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This is the "Gemstones" problem on Hackerrank.

John has collected various rocks. Each rock has various minerals embeded in it. Each type of mineral is designated by a lowercase letter in the range a-z. There may be multiple occurrences of a mineral in a rock. A mineral is called a gemstone if it occurs at least once in each of the rocks in John's collection. Given a list of minerals embedded in each of John's rocks, display the number of types of gemstones he has in his collection. For example, the array of mineral composition strings [abc, abc, bc] The minerals b and c appear in each composite, so there are 2 gemstones.

This is my Python code:

def gemstones(arr):  
    for i in range(len(arr)):
        arr[i] = "".join(set(arr[i]))

    long = max(arr, key=len)
    arrlen = len(arr)
    flag,count = 0,0
    for i in long: 
        for j in range(arrlen):
            if i not in arr[j]: flag = 1
        if flag is 0: count += 1
        flag = 0
    return count

Are there ways to improve this code? I feel I'm not using the full functionality of Python.

A test case:

>>> arr = ['abcdde', 'baccd', 'eeabg']
>>> print(gemstones(arr))
2
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9
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You need to stop iterating over indexes and loop like a native. A first rewrite with that in mind would yield:

def gemstones(collection):
    collection = [''.join(set(rock)) for rock in collection]
    biggest_rock = max(collection, key=len)

    count = 0
    for mineral in biggest_rock:
        for rock in collection:
            if mineral not in rock:
                break
        else:
            count += 1
    return count

This version make use for the for...else construct. But the all() builtin would be more expressive:

def gemstones(collection):
    collection = [''.join(set(rock)) for rock in collection]
    biggest_rock = max(collection, key=len)

    count = 0
    for mineral in biggest_rock:
        if all(mineral in rock for rock in collection):
            count += 1

    return count

And counting a condition in a for-loop can be more efficient using sum():

def gemstones(collection):
    collection = [''.join(set(rock)) for rock in collection]
    biggest_rock = max(collection, key=len)

    return sum(
        all(mineral in rock for rock in collection)
        for mineral in biggest_rock
    )

Other than that, you won't have more gemstones than the amount of minerals in the smallest rock, so why doing extra work by using the biggest one to start with?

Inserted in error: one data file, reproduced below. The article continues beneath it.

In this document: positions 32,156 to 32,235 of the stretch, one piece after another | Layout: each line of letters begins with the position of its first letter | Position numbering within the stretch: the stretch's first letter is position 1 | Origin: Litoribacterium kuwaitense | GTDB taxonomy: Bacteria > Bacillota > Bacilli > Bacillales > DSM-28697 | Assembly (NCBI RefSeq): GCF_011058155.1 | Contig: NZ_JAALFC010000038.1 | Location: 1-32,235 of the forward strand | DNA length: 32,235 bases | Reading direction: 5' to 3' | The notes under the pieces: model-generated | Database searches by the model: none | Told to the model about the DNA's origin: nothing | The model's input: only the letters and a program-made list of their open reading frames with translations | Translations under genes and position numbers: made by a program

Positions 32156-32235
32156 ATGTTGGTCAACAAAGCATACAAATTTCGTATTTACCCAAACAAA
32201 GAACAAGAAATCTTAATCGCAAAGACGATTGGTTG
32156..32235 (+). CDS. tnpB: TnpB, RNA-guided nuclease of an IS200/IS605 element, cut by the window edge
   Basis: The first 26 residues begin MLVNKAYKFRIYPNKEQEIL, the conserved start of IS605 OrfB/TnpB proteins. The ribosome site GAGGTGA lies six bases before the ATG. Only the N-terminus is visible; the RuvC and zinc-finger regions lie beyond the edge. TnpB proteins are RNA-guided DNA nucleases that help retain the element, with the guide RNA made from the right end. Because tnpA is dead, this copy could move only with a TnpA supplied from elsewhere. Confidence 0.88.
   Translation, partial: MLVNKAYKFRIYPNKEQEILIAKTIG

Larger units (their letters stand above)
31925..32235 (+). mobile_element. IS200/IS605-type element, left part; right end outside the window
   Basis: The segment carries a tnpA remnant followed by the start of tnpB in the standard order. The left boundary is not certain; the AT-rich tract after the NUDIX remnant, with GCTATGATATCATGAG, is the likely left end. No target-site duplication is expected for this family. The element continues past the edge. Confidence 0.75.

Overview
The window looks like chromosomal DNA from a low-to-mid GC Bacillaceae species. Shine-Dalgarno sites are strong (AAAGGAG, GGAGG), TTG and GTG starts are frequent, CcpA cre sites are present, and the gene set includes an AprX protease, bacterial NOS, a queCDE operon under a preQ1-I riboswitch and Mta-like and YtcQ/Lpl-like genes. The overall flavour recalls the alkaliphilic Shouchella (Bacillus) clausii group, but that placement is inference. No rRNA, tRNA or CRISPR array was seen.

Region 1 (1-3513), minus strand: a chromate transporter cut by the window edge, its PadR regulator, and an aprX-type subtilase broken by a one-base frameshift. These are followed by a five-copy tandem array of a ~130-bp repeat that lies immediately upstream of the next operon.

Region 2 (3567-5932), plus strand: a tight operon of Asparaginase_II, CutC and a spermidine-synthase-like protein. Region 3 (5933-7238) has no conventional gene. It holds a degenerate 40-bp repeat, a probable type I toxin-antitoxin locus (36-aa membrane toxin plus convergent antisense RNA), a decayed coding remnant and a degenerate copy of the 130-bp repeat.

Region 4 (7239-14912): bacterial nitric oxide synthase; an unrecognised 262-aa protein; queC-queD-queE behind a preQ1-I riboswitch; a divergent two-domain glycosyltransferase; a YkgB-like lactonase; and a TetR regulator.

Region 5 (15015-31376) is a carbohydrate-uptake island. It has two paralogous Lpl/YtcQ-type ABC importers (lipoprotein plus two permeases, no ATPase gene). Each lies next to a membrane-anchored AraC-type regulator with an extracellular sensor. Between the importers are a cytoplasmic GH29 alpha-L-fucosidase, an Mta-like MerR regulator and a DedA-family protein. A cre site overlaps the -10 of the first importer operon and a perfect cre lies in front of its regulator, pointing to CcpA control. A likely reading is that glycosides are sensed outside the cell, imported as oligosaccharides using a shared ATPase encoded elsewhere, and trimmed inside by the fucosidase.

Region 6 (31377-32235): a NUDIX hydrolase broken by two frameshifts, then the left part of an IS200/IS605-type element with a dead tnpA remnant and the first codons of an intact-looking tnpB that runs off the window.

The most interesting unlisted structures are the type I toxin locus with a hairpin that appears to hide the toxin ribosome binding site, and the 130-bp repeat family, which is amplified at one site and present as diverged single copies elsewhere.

But you are going back and forth between strings and sets when the problem clearly calls for set intersection repeated on several elements of an array. Luckily, the set.intersection method accept a variable number of arguments. Just make sure to catch any error thrown in case the original collection is empty:

def gemstone(collection):
    rocks = map(set, collection)
    try:
        minerals = next(rocks)
    except StopIteration:
        return 0  # If the collection is empty, there is no gemstones
    return len(minerals.intersection(*rocks))
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  • \$\begingroup\$ # If the collection is empty, there are no gemstones Python... always the naive implementation that gets ripped to shreds by native implementation... I'm not sure there anything that you can do in python that can't be turned into a list of native operations... Oh wait. Same goes for every language... Maybe python just has more than js. \$\endgroup\$ – FreezePhoenix Oct 1 '18 at 17:00
  • \$\begingroup\$ @FreezePhoenix I don't get what you're trying to convey. I could have used next(rocks, set()) to avoid the whole try and achieve the same result, is it somewhat related? \$\endgroup\$ – 409_Conflict Oct 1 '18 at 17:07
  • \$\begingroup\$ What I meant was that JS doesn't have as much built in as Python does. \$\endgroup\$ – FreezePhoenix Oct 1 '18 at 17:25
  • \$\begingroup\$ Why not just refactor except StopIteration: return 0 to minerals = next(rocks, 0)? next has its second argument the default value for a good reason. \$\endgroup\$ – Voile Oct 2 '18 at 4:17
  • 1
    \$\begingroup\$ @Voile For starter it should be next(rocks, set()) instead, and its perfectly valid, yes, see my previous comment. But then, it's more of a personal taste in this particular case, building an empty set each time and not using it most of the time feels odd to me, I’d rather spend a tiny extra time in exception handling the rare times collection is empty… Or even don't care at all, since OP code doesn't (max will TypeError if arr is empty). \$\endgroup\$ – 409_Conflict Oct 2 '18 at 8:08
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You could do this in one line:

rocks = ['abcdde', 'baccd', 'eeabg']

len(set.intersection(*[set(r) for r in rocks]))

To get the actual set, leave off the len(...) bit, of course, or replace it with list(...) if you prefer the result as a list instead of a set.

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1
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An alternative way to solve this is to just write down the problem description in Python:

rocks = ['abcdde', 'baccd', 'eeabg']


def is_gemstone(mineral):
    return all(mineral in rock for rock in rocks)


minerals = {mineral for rock in rocks for mineral in rock}
gemstones = {mineral for mineral in minerals if is_gemstone(mineral)}

print(len(gemstones))
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  • 3
    \$\begingroup\$ Welcome to Code Review. On this site we like answers that explain the process of improving the code more than the actual result. Currently you have an improved version of the code here but not so much explanation to it. \$\endgroup\$ – Simon Forsberg Oct 1 '18 at 21:06

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